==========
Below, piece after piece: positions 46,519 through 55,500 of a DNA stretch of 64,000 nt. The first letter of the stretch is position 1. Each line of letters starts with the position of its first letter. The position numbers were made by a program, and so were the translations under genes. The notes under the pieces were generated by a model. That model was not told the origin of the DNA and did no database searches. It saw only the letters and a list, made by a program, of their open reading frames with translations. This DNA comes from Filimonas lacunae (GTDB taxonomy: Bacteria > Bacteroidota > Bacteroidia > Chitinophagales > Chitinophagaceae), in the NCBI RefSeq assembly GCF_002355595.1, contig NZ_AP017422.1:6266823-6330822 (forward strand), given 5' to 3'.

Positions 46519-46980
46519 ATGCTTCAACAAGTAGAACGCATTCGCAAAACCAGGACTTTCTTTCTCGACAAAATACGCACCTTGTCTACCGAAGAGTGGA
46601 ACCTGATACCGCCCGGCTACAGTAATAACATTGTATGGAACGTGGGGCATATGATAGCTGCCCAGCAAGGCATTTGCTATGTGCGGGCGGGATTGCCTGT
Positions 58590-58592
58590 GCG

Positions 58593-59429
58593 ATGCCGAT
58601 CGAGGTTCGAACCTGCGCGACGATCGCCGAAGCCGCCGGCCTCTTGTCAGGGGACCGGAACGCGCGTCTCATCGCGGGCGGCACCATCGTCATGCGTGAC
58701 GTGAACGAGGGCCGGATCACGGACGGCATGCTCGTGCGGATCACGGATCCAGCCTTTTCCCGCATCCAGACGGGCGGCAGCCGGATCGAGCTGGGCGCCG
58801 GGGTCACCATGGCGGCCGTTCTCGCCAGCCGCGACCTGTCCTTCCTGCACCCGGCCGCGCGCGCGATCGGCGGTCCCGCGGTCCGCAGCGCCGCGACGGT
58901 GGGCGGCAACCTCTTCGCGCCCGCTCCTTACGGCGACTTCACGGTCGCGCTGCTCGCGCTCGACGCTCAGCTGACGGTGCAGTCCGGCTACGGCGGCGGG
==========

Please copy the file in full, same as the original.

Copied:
Below, piece after piece: positions 46,519 through 55,500 of a DNA stretch of 64,000 nt. The first letter of the stretch is position 1. Each line of letters starts with the position of its first letter. The position numbers were made by a program, and so were the translations under genes. The notes under the pieces were generated by a model. That model was not told the origin of the DNA and did no database searches. It saw only the letters and a list, made by a program, of their open reading frames with translations. This DNA comes from Filimonas lacunae (GTDB taxonomy: Bacteria > Bacteroidota > Bacteroidia > Chitinophagales > Chitinophagaceae), in the NCBI RefSeq assembly GCF_002355595.1, contig NZ_AP017422.1:6266823-6330822 (forward strand), given 5' to 3'.

Positions 46519-46980
46519 ATGCTTCAACAAGTAGAACGCATTCGCAAAACCAGGACTTTCTTTCTCGACAAAATACGCACCTTGTCTACCGAAGAGTGGA
46601 ACCTGATACCGCCCGGCTACAGTAATAACATTGTATGGAACGTGGGGCATATGATAGCTGCCCAGCAAGGCATTTGCTATGTGCGGGCGGGATTGCCTGT
Positions 58590-58592
58590 GCG

Positions 58593-59429
58593 ATGCCGAT
58601 CGAGGTTCGAACCTGCGCGACGATCGCCGAAGCCGCCGGCCTCTTGTCAGGGGACCGGAACGCGCGTCTCATCGCGGGCGGCACCATCGTCATGCGTGAC
58701 GTGAACGAGGGCCGGATCACGGACGGCATGCTCGTGCGGATCACGGATCCAGCCTTTTCCCGCATCCAGACGGGCGGCAGCCGGATCGAGCTGGGCGCCG
58801 GGGTCACCATGGCGGCCGTTCTCGCCAGCCGCGACCTGTCCTTCCTGCACCCGGCCGCGCGCGCGATCGGCGGTCCCGCGGTCCGCAGCGCCGCGACGGT
58901 GGGCGGCAACCTCTTCGCGCCCGCTCCTTACGGCGACTTCACGGTCGCGCTGCTCGCGCTCGACGCTCAGCTGACGGTGCAGTCCGGCTACGGCGGCGGG